Organizational awareness- healthcare | Nursing homework help
Purpose of Paper, Applicable Federal and State Laws
The purpose of this paper is to raise the awareness of emergency department (ED) nurses in the proper treatment of environmental hazards. Environmental hazards are those that can cause harm to people or the environment. The main applicable federal law is the Emergency Planning and Community Right-to-Know Act (EPCRA), also known as the Superfund Amendments and Reauthorization Act (SARA), which was enacted by Congress in 1986. The EPCRA establishes requirements for emergency planning and preparedness, and it also requires facilities to report on the storage, use, and release of hazardous materials to state and local authorities. In addition, there are state laws that cover hazardous materials, and facilities must comply with both the federal and state laws. For example, in California, the Hazardous Waste Control Law regulates the generation, transportation, and disposal of hazardous waste.
The Specific Targeted Employee Group and Specific Health Services Setting
This paper is targeted towards ED nurses who work in hospitals. ED nurses are responsible for the initial assessment and treatment of patients who present to the ED, and they must be able to identify and manage potential environmental hazards that may affect patients, visitors, and staff in the ED. ED nurses are also responsible for ensuring that the appropriate authorities are notified if a hazardous material is spilled or released in the ED.
Discussion of Three Critical Aspects of Employee’s Responsibilities
a) Discussion of Employee Specific Critical Responsibility 1: Identification of Environmental Hazards
ED nurses must be able to identify potential environmental hazards in the ED. Environmental hazards in the ED can include chemical spills, airborne contaminants, and other hazards that may be present in the ED environment. It is important that ED nurses are familiar with the types of environmental hazards that may be present in the ED, and that they know how to properly manage these hazards. According to the EPCRA, facilities that use, store, or release hazardous materials must develop and implement an emergency response plan. ED nurses must be familiar with this plan and understand their role in responding to an environmental hazard.
Failure to identify environmental hazards can have serious consequences, including harm to patients, staff, and visitors in the ED. The consequences of failing in this responsibility can result in civil liability, fines, and legal action against the facility.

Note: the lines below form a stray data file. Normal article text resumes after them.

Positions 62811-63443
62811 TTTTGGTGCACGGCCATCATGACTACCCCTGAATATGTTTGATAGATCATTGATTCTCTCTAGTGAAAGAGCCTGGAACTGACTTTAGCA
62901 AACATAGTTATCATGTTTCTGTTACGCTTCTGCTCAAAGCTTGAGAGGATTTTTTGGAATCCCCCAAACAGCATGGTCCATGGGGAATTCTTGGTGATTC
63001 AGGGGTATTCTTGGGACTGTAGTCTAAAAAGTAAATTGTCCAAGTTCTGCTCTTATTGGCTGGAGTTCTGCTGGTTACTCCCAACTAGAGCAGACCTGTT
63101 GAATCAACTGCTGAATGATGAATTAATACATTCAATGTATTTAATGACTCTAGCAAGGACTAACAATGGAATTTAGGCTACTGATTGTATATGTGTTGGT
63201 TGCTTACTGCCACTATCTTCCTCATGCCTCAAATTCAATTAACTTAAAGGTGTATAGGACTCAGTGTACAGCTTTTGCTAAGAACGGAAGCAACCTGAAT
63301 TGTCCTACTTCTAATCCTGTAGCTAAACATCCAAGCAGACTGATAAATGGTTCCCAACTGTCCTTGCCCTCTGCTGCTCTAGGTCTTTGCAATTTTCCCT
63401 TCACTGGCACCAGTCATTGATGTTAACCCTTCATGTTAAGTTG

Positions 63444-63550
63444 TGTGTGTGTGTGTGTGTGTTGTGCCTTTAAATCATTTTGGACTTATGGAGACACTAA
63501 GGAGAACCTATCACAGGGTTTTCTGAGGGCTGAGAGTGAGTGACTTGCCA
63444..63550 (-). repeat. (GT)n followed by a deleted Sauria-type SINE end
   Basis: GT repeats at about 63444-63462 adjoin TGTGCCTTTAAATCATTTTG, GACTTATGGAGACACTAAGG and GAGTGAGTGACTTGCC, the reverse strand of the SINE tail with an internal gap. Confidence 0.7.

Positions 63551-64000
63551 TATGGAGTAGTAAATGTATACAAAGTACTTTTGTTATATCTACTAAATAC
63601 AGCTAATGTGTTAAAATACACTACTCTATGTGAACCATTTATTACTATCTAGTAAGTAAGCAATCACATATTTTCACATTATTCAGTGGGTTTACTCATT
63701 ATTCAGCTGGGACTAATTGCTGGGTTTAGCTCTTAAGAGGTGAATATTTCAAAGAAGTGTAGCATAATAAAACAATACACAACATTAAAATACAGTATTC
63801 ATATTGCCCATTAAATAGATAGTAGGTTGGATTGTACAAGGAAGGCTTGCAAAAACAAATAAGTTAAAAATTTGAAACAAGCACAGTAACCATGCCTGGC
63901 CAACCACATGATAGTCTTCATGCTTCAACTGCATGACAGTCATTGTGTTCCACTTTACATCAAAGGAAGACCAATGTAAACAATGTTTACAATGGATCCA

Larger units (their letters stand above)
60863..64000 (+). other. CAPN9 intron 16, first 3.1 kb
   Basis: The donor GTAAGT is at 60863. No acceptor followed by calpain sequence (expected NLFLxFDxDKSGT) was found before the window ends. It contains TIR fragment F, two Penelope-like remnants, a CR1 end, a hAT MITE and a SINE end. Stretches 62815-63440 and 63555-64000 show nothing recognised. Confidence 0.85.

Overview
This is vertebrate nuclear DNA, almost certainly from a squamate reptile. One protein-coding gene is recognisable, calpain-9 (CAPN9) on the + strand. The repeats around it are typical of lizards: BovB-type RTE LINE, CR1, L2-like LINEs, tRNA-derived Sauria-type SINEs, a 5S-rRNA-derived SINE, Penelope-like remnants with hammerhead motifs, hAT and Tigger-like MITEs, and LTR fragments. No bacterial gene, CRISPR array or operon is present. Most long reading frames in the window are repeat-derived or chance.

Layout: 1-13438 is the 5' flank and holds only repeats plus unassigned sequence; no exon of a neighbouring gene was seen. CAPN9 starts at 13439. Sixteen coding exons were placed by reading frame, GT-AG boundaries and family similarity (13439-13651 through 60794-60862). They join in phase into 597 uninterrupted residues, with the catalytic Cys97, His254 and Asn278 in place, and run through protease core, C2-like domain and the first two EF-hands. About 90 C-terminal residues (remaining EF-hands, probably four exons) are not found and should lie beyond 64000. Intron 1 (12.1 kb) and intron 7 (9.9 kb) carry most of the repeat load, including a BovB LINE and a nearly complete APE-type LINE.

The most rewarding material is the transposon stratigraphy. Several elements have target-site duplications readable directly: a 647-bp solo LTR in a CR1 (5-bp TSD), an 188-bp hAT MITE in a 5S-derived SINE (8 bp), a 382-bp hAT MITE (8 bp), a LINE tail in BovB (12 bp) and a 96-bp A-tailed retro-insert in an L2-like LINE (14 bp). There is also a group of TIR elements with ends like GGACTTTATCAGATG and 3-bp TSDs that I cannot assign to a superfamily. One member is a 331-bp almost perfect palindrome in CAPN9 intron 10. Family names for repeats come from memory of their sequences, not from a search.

b) Discussion of Employee Specific Critical Responsibility 2: Proper Management of Environmental Hazards
ED nurses must be able to properly manage environmental hazards in the ED. This includes using personal protective equipment (PPE) when necessary, decontaminating equipment and surfaces, and notifying the appropriate authorities if a hazardous material is spilled or released in the ED. ED nurses must also be familiar with the facility’s emergency response plan and know how to implement it if an environmental hazard occurs.
Failure to properly manage environmental hazards can result in harm to patients, staff, and visitors in the ED, as well as legal and financial consequences for the facility. The Occupational Safety and Health Administration (OSHA) can issue citations and penalties for violations of workplace safety regulations, and the EPCRA imposes fines and other penalties for failure to report hazardous materials.
c) Discussion of Employee Specific Critical Responsibility 3: Documentation and Reporting of Environmental Hazards
ED nurses must document and report all incidents involving environmental hazards in the ED. This includes documenting any spills or releases of hazardous materials, as well as any injuries or illnesses that may have resulted from exposure to environmental hazards. ED nurses must also report these incidents to the appropriate authorities, including the hospital’s safety officer, the local fire department, and state and federal regulatory agencies.
Failure to document and report environmental hazards can result in legal and financial consequences for the facility, as well as harm to patients, staff, and visitors in the ED. Failure to report a hazardous material release can result in fines and